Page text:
As demonstrated during the COVID-19 crisis, our sector is doing life-and-death work that covered elsewhere. We as a sector must hold our heads high and demand that our work is recognised for the vital service that it is. We must not fear speaking up for our needs and on behalf of the needs of wider society. 

It is time to shed the cap-in-hand image historically evoked by the word “charity” and champion the vital work that the sector does for society. Its potential is not best directed at emergency supply of basic needs, but rather in a visionary role that shapes a better society and changes lives. Now is an opportunity to lead instead of waiting to be shown the way; to present a vision instead of waiting to be shown one. 

2. A need for unity

From the outside, the sector seems like a fractured place. If we are to collectively pursue change, there is a greater need for unity. Fragmentation is the enemy of collective power, and this power is vital if the sector is to harness the momentum of the current moment in order to shape a society that is fair and equitable. 

Similarly, the lack of a cohesive approach to data gathering and reporting hinders our sector’s ability to demonstrate impact on a wider scale. In some respects, there is a lack a full understanding of how the sector functions because of this individualistic approach to data collection.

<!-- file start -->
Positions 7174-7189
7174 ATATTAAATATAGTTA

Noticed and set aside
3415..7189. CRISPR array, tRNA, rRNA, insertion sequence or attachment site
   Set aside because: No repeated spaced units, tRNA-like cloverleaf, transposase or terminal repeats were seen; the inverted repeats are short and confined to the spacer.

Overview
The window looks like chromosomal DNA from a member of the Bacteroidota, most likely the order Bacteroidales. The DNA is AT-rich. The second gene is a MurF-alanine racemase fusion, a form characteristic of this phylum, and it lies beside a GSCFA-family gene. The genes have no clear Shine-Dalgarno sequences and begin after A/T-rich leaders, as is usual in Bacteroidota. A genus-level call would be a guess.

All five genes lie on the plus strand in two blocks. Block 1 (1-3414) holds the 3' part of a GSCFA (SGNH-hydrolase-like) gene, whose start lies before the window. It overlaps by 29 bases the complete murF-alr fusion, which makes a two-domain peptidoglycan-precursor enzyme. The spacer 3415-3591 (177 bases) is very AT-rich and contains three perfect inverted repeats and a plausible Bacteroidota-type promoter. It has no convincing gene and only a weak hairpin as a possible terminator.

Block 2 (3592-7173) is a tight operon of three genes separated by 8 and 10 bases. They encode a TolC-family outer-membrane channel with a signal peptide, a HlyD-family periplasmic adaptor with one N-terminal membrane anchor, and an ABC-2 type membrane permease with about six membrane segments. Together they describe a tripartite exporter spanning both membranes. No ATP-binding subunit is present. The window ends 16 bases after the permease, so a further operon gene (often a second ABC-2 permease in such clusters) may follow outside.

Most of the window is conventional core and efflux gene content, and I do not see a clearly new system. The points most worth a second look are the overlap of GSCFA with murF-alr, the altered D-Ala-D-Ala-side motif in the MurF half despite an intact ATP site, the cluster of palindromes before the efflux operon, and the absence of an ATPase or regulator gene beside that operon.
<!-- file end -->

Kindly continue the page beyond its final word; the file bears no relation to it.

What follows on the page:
Funding issues as discussed above further compound this disunity, as they drive groups and organisations towards competition over collaboration. We must all be a part of the call for sufficient resourcing, and be empowered to work together for the greater good. 

3. Making our sector a great place to work

Lack of recognition leads to lack of adequate funding, meaning that organisations run the risk of exacerbating the very inequalities that they attempt to address.  

One speaker raised the example of care work, which employs a predominantly female workforce in frequently low-paid roles. Our sector as a whole, which has a large proportion of women in its employ, generally pays less than the private or public sectors, despite equal work. Inadequate and short-term funding also leads to a lack of permanent jobs or benefits for workers. 

The sector has received a great deal of praise in recent months, but this needs to be followed up with tangible funding commitments from relevant bodies. 

4. Economy-society symbiosis